(d) Find the possible values that X may take. Hence list the probability distribution of
of size 2. (This is known as the sampling distribution of X ).

for samples

If n=2 then the possible values for the mean are 0, , 1, 3/2, 2.
We know the possible values for the mean are 0, , 1, 3/2, 2. Now we need to assign
probabilities to each outcome to produce the probability distribution for the sample
mean.
For example,

## )=P ( X 1=0, X 2=0 ) =0.6 0.6=0.36

P ( X=0

The following table lists all possible outcomes and their associated probabilities:
X1 , X2

Probability

0,0
0,1
0,2
1,0
1,1
1,2
2,0
2,1
2,2

1
3/2
1
3/2
2

0.36
0.12
0.12
0.12
0.04
0.04
0.12
0.04
0.04

## The required probability distribution is therefore:

x
X = x
P )

1/2

3/2

0.36

0.24

0.28

0.08

0.04

(e) Examine briefly what would happen if n =3, 4, ? For this last sub-question, you will need to use the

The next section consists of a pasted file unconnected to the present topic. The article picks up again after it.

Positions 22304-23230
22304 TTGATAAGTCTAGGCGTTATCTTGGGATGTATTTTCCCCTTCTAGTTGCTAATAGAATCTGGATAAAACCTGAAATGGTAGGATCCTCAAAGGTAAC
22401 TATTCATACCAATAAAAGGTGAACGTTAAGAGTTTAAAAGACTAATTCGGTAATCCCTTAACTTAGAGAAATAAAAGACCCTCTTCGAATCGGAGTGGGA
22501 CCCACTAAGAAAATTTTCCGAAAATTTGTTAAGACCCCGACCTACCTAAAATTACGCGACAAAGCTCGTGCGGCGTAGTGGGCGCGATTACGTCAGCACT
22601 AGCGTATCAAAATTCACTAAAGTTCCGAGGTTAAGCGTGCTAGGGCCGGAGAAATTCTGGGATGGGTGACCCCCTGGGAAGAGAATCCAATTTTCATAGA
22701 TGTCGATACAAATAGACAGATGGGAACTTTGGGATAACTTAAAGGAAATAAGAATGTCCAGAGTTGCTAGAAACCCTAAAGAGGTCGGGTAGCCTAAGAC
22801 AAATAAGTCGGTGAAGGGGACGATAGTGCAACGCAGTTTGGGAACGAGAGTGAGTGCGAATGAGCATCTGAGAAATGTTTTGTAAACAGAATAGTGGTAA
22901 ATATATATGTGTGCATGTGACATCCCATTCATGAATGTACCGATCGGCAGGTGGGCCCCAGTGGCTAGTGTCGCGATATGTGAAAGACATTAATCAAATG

idea of a factorial of an integer n, labelled n ! , which means n multiplied by every positive integer
smaller than itself. So, for example, 3 !=3 2 1=6 . Also recall the combinatorial formula for
n
the number of ways of selecting x from n distinct objects (Sharpe page 193): C x =n ! / ( nx ) ! x ! .
If n=3, the possible values are 0, 1/3, 2/3, 1, 4/3, 5/3, 2. In combinatorial form,
2
0.6 .0 .2.
To understand this, note that the mean can only be 1/3 if two tellers
1
P X = =C 31
3

make no errors and the remaining one makes 1 error, and the combinatorial formula
is used to account for the fact that the teller who makes 1 error can be the first, the
second or the third sampled teller.
As n increases, we get a finer grid of values between the extremes of 0 and 2.
9. A student has enrolled in three courses in this semester. Lets call them courses A, B and C. Her
chances of passing each course are 0.8, 0.65, and 0.5, respectively. Passing each course is assumed